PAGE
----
Study reveals surgical consequences of severe obesity

Study reveals surgical consequences of severe obesity

Research from the University of Alberta's Faculty of Medicine & Dentistry is revealing the heavy surgical consequences of severe obesity. [More]
GSF's financial support helps seven million people become open-defecation free

GSF's financial support helps seven million people become open-defecation free

The GSF's latest Progress Report details how its financial support for nationally-led programmes has helped seven million people in over 20,500 communities become open-defecation free, improved toilets for 4.2 million people and seen eight million people gain access to hand-washing facilities. [More]
ART eligibility shorter for male HIV patients in rural South Africa

ART eligibility shorter for male HIV patients in rural South Africa

Male HIV patients in rural South Africa reach the low immunity levels required to become eligible for antiretroviral treatment in less than half the time it takes for immunity levels to drop to similar levels in women, according to new research from the University of Southampton. [More]
Tumor necrosis factor helps regulate sensitivity to bitter taste

Tumor necrosis factor helps regulate sensitivity to bitter taste

New research from the Monell Center reveals that tumor necrosis factor (TNF), an immune system regulatory protein that promotes inflammation, also helps regulate sensitivity to bitter taste. The finding may provide a mechanism to explain the taste system abnormalities and decreased food intake that can be associated with infections, autoimmune disorders, and chronic inflammatory diseases. [More]
Extreme morning sickness during pregnancy linked to developmental problems in children

Extreme morning sickness during pregnancy linked to developmental problems in children

Women who experience extreme morning sickness during pregnancy are three times more likely to have children with developmental issues, including attention disorders and language and speech delays, than woman who have normal nausea and vomiting, a UCLA study has found. [More]
Scientists identify brain molecule that triggers schizophrenia-like behaviors, brain changes

Scientists identify brain molecule that triggers schizophrenia-like behaviors, brain changes

Scientists at The Scripps Research Institute have identified a molecule in the brain that triggers schizophrenia-like behaviors, brain changes and global gene expression in an animal model. The research gives scientists new tools for someday preventing or treating psychiatric disorders such as schizophrenia, bipolar disorder and autism. [More]
Aging associated with development of dysphagia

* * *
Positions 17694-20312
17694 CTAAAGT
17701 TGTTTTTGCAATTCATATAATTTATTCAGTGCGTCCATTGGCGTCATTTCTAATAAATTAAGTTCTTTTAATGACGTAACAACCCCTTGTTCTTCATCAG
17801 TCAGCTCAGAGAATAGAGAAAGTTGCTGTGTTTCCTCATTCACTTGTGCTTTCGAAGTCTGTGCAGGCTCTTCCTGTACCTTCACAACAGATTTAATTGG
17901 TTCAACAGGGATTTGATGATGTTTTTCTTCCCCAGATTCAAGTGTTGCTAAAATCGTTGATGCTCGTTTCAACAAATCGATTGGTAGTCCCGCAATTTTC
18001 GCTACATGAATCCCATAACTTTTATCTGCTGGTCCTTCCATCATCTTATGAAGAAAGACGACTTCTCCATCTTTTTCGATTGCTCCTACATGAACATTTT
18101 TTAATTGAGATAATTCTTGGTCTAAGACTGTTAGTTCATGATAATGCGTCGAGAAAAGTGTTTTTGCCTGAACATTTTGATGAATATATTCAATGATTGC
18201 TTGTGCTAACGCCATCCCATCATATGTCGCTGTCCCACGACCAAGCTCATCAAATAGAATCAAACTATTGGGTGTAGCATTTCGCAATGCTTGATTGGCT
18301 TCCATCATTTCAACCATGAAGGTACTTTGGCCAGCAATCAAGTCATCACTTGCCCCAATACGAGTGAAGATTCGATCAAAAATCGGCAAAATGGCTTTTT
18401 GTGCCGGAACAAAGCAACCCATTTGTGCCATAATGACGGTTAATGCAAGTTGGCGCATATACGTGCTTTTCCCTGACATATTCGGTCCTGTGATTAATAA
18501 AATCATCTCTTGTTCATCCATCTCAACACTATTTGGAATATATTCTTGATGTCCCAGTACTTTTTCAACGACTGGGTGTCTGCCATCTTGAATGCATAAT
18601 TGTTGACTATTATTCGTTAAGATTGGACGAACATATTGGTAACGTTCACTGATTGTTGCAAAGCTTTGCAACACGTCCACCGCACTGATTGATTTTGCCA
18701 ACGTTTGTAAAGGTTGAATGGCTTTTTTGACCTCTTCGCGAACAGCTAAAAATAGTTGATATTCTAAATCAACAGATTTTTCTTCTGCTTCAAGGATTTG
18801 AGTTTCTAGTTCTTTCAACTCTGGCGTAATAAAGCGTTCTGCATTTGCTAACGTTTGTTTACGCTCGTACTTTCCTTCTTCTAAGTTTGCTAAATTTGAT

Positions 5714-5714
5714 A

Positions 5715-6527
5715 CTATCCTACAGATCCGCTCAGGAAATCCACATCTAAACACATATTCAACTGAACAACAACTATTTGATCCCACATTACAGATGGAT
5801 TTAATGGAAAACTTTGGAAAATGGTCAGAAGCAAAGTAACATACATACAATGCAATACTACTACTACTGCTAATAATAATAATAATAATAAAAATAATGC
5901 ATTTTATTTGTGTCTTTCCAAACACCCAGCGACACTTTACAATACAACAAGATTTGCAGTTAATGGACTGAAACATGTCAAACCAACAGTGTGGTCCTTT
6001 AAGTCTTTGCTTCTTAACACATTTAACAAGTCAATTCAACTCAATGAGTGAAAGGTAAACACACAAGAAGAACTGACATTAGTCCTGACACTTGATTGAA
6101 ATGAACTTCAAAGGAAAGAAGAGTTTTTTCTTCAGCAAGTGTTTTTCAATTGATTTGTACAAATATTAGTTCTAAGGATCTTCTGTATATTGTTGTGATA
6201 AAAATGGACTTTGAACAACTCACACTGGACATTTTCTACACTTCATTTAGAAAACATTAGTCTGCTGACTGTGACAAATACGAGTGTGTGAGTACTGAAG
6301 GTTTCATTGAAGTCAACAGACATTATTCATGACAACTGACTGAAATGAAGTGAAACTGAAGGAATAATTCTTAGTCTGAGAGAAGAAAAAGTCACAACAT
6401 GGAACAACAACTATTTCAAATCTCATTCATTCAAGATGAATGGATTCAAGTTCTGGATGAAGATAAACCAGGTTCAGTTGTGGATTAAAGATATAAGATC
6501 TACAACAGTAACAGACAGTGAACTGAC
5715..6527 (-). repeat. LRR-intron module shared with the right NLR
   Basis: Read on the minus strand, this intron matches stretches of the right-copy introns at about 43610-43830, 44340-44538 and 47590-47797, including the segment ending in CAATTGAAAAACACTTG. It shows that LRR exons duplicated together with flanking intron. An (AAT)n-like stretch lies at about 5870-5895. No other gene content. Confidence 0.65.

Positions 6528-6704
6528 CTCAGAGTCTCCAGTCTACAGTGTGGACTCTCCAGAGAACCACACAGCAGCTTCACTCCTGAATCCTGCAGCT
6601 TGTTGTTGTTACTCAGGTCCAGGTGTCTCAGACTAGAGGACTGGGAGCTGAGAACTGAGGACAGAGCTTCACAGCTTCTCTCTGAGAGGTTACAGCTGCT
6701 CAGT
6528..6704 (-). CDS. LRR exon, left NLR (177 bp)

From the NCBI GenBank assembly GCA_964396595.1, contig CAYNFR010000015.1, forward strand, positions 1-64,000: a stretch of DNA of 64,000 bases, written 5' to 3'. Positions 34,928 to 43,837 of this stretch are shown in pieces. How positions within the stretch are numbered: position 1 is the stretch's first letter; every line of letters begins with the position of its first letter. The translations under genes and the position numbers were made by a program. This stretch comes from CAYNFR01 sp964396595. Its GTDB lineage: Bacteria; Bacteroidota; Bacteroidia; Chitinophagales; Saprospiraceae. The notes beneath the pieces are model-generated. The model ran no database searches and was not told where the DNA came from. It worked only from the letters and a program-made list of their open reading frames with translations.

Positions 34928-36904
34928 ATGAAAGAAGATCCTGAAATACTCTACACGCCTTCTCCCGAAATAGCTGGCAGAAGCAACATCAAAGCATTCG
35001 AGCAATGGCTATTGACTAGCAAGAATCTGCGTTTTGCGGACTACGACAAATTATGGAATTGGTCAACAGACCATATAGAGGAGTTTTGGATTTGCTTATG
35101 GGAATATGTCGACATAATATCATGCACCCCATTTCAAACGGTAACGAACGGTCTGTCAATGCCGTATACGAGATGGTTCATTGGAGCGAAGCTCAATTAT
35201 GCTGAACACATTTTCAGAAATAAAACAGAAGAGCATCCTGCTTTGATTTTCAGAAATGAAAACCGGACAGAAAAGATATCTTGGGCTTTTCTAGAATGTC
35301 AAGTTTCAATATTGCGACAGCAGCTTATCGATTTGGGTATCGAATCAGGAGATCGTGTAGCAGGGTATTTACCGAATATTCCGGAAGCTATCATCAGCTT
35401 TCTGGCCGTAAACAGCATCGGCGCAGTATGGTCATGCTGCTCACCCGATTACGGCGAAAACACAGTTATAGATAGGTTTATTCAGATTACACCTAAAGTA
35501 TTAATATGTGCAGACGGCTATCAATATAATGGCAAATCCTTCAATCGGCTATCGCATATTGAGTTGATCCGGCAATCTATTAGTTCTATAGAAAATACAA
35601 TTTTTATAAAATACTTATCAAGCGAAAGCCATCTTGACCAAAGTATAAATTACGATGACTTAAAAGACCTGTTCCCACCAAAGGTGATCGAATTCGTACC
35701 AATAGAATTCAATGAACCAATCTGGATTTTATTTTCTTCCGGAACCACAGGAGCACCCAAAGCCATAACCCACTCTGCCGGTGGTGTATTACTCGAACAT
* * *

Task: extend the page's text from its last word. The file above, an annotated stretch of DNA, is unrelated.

Aging associated with development of dysphagia

Nearly 40 percent of Americans 60 and older are living with a swallowing disorder known as dysphagia. Although it is a major health problem associated with aging, it is unknown whether the condition is a natural part of healthy aging or if it is caused by an age-related disease that has yet to be diagnosed, such as Parkinson's disease or amyotrophic lateral sclerosis (ALS). [More]
Jr. NBA and FrieslandCampina partnership promotes active lifestyle in South-East Asian children

Jr. NBA and FrieslandCampina partnership promotes active lifestyle in South-East Asian children

FrieslandCampina and Jr. NBA today celebrate the first anniversary of their successful partnership designed to encourage an active lifestyle amongst children in South-East Asia. [More]
Anorexics’ brains are wired differently, shows study

Anorexics’ brains are wired differently, shows study

Researchers at the University of California, San Diego School of Medicine have pinpointed differences in brain function that may help to explain how people with anorexia nervosa can continue to starve themselves, even when already emaciated. [More]
Discovery can help stop emergence of age-related neurodegenerative diseases

Discovery can help stop emergence of age-related neurodegenerative diseases

As medicine has improved, increasing our ability to treat disease, so our longevity. The deterioration of the body with age, though, is a whole other matter. [More]

New analysis of medieval cesspit in Jerusalem provides window into spread of infectious diseases

A new analysis of a medieval cesspit in the Christian quarter of the old city of Jerusalem has revealed the presence of a number of ancient parasite eggs, providing a window into the nature and spread of infectious diseases in the Middle East during the 15th century. [More]